We’re smack dab in the middle of eclipse season & I’ve, once again, been contemplating what it means to cover over & to reveal. Like Christo’s work with his wife Jeanne-Claude shows us on grand scales–when we hide something from sight that the populace has become blind to through regular surface seeing, & when it is then revealed again, the seeing goes deeper. When the sun is obscured by the moon or the moon is obscured by the shadow of the earth, the revelation of light after the obscuration feels meaningful, significant. From what I can understand about eclipses, they are like trees. These eclipses we are in now are like a ring being added to a tree, but unlike a tree that will add a ring each year (all going well) these rings in an eclipse cycle take about 18 years & are called a Saros Cycle. I was wowed by this learning because 18 years ago I left the US to see the last full solar eclipse of the millenium in India. I went to India in search of Indians, & in search of myself separate from my homeland. This year I returned to the US, after living overseas for the past 18 years, in search of “Indians” in my homeland, & in search of myself aligned with my homeland.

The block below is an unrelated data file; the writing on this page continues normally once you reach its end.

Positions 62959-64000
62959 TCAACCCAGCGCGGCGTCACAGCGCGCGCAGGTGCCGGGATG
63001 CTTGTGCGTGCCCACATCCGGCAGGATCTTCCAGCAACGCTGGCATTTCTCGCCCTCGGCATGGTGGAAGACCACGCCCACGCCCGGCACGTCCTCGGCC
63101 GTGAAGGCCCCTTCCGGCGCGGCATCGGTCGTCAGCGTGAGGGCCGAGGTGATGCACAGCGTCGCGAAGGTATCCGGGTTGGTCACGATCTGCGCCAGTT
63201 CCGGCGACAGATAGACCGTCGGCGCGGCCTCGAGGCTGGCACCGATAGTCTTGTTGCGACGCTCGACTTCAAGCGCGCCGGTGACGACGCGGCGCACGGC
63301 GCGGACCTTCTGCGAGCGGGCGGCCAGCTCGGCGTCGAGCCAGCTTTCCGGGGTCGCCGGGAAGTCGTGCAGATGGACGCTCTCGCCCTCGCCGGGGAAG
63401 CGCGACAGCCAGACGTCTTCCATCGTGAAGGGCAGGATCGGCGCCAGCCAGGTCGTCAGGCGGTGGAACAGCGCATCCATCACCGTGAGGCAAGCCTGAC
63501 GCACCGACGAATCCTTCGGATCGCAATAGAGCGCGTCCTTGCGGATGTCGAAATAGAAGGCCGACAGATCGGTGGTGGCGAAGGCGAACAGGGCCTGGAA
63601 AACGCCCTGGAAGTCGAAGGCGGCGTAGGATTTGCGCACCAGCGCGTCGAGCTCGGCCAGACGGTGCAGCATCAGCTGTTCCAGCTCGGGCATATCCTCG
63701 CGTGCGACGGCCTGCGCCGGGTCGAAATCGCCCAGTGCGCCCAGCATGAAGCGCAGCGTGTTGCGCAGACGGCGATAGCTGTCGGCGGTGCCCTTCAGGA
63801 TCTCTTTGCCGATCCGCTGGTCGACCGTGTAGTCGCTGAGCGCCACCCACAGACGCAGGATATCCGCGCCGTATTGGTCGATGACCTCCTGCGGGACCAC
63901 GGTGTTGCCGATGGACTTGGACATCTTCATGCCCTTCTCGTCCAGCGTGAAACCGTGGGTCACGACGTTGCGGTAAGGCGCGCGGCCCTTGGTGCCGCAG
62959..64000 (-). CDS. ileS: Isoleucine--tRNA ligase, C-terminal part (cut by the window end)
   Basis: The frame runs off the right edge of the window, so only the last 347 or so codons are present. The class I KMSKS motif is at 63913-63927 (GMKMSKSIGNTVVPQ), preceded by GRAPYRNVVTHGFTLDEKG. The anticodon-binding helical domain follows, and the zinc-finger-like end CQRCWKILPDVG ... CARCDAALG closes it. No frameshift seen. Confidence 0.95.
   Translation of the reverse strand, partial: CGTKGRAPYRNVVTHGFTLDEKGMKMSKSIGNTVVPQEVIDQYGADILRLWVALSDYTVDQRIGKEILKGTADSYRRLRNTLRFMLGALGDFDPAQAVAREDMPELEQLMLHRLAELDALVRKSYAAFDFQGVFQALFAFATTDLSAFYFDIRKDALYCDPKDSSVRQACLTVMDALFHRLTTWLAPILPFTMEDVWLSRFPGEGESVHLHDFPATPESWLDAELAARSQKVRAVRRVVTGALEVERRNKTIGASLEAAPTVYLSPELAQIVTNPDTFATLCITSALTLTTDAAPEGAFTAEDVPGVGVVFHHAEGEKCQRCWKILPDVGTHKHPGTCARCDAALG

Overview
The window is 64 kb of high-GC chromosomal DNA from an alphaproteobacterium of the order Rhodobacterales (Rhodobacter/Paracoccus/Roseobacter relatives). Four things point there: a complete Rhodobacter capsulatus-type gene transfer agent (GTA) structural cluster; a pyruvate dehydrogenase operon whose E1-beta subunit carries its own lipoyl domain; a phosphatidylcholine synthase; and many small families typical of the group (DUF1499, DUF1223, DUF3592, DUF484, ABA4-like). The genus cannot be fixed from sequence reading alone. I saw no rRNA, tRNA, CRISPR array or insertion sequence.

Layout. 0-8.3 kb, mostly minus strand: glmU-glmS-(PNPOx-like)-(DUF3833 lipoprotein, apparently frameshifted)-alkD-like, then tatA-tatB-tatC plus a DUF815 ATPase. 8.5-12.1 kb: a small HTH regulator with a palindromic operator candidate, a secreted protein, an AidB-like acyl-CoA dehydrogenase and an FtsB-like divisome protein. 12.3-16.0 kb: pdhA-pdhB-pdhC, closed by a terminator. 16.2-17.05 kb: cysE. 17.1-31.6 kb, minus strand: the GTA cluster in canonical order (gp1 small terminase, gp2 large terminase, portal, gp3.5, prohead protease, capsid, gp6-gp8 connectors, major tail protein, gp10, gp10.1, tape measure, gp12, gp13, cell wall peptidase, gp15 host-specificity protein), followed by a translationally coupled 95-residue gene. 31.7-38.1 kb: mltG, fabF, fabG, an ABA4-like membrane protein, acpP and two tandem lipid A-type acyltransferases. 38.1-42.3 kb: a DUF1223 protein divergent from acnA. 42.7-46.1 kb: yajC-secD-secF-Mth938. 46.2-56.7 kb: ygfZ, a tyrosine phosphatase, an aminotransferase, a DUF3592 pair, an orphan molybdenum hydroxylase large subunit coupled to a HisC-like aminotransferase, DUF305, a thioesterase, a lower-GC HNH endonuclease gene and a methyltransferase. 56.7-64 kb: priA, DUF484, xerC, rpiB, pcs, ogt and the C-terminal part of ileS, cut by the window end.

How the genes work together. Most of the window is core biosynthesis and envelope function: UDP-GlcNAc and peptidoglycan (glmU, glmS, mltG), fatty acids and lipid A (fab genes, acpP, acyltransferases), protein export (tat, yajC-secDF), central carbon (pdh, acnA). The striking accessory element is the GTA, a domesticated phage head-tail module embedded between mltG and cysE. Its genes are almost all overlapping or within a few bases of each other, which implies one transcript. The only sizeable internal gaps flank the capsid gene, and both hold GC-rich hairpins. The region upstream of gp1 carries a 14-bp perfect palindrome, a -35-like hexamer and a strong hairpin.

The first ring of this tree-like eclipse cycle (poetically named Saros cycle 145, a cycle that began with the origins of the US & the early battles between Pocahontas’s people & the colonists in 1639) I would have experienced in this lifetime would have been when I was 8. What came to mind when I considered these touch-down moments were the splits that occurred in me. At 8 I had a bike accident that split my forehead & upper lip in half, required 52 stitches by a plastic surgeon, & which separated my right side from my left. 18 years later, at age 26, I aborted a child which psychically separated my lower body from my upper body. It has taken me most of the 18 years since then to reconnect to my sexuality & (pro)creativity in a positive way. What I instantaneously saw with these two was the vertical split & then the horizontal split, which, when overlaid on one another, creates the symbol for Earth–the cross in the circle. Immediately my mind & heart went to the vision of reuniting myself. The gaping hole in my head had been sewn up. The centaurian split or chasm between my animal, libidinal nature & my elevated, spirit self has been united.